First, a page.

As most critics have pointed out, it is the beginning and ending of Murnau’s film that most capture the imagination. What is particularly interesting to me is that, just as in the massive movement of crowds in Fritz Lang’s great Metropolis of the following year, how much of the forthcoming Nazi philosophy is hinted at in Murnau’s work. Faust (Gösta Ekman) begins as a wise old man, determined to help his fellow beings who, through the contagion-filled cloak of the terrifying and horrific Mephisto (Emil Jannings)—played out on the screen, in almost Kabuki-style, in a series of dark shadows and endlessly smoke-filled models of small villages—who infects Faust’s small, beloved community with the plague. In reality, these smoky mists were created, in part, by the burning of unwanted nitrate film, an ironic occurrence given the fact that so many of the films of this period would be destroyed or partially eaten away by the decaying of that very substance or, in many cases, the actual burning of the films. In some instances, the fumes sickened members of Murnau’s cast.
Despite Faust’s healing powers, his deep knowledge of alchemy, and even his prayers, the dead continue to be delivered up to his door. Suddenly doubting his own ability and, more importantly, dismissing all the knowledge he has received from his books, Faust determines to burn his library, first the books on alchemy and ultimately the Bible itself—an act so appalling that it alone seems almost to call up the Devil, as the fire flips the page to reveal the method to conjure him up, a frightful prophesy of the Nazi book burnings to come.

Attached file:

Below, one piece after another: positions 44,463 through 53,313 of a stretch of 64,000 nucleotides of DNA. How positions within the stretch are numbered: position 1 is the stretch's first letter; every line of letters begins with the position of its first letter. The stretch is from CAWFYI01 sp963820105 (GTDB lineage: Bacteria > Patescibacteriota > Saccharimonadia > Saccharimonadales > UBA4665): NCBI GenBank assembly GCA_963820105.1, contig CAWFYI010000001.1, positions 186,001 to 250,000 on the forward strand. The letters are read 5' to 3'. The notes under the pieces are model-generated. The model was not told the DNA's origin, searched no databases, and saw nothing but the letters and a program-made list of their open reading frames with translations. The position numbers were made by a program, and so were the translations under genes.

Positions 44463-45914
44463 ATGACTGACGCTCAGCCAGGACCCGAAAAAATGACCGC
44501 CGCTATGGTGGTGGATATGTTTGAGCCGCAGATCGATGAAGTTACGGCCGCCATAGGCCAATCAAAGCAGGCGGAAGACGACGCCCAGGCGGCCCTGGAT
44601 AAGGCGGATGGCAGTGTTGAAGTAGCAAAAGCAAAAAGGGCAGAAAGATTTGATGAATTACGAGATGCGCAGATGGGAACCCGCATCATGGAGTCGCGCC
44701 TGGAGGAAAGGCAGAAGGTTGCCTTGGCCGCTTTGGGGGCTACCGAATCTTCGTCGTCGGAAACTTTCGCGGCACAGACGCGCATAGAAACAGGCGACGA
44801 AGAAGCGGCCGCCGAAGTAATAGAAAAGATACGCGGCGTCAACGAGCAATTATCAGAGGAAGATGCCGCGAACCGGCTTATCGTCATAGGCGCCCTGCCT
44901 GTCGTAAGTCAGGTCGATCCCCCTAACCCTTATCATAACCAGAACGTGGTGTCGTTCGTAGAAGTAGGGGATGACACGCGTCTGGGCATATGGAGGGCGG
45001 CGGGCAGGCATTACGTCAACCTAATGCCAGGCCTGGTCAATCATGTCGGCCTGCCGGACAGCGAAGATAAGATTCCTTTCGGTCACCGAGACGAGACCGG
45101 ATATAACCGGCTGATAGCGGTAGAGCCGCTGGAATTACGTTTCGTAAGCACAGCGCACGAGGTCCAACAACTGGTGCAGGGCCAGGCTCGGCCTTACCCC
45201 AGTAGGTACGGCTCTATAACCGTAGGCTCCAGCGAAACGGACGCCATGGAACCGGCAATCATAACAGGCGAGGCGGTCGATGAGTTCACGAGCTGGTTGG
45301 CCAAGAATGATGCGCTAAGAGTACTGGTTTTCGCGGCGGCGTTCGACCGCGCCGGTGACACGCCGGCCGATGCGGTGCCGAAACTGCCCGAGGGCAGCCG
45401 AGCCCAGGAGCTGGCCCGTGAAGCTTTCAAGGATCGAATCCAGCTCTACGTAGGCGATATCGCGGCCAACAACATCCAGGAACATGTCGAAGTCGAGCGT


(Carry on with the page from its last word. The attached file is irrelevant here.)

More like the Devil’s deal with Joe Boyd in the American musical Damn Yankees than Faust’s pact with Mephisto in Goethe, Murnau’s Mephisto first offers Faust a 24-hour bargain, in which time Faust uses his power for the betterment of his people. But when they discover that he cannot face a cross, they attempt to stone him, and Faust has, one might suggest, little choice but to continue his pact, demanding a younger self.
First seducing the Italian Duchess of Parma, which results in the death of her groom on the wedding day, Faust goes on to a series of sexual encounters and orgies, until, growing tired, he yearns—like so many figures of German literature—for die Heimat, where he immediately encounters the simple, but beautiful, peasant girl, Gretchen.
Most discussants agree that this part of the film is the weakest, due, in part, to the bland acting talents of the neophyte actor Camilla Horn. If she is not stellar, however, she certainly suffices to represent the kind of simplicity after which Faust now lusts. And the wonderful scenes with her bawdy, rum-toting aunt, Marthe Schwerdtlein (played by the veteran actress, Yvette Guilbert), later to be seduced by Mephisto himself, are worth our attention.
When Faust leaves Gretchen, moreover, with a child and no source of survival, Horn’s surreal-like attempts to protect her baby in a snow-storm by buying it, if overacted, are sufficiently moving. It is the child’s death which leads to the community’s demand that she be burned at the stake, Faust returning to her, again as an old man whom she miraculously recognizes and demonstrates her love, saving her—and Faust’s souls.
It may represent little consolation, as Roger Ebert argues, that as both burn upon the pyre the archangel proclaims this couple are saved, but this is, after all, not so much a real presentation of a human Faust and Gretchen as of doll-like figures representing them. As Ebert himself suggests, it is the very melodramatic and over-staged elements of Murnau’s work which make it so visually powerful. This is myth at its most elemental presentation, a legend in which we viscerally comprehend that the abandonment of reason and knowledge can only end in sacrificing life itself.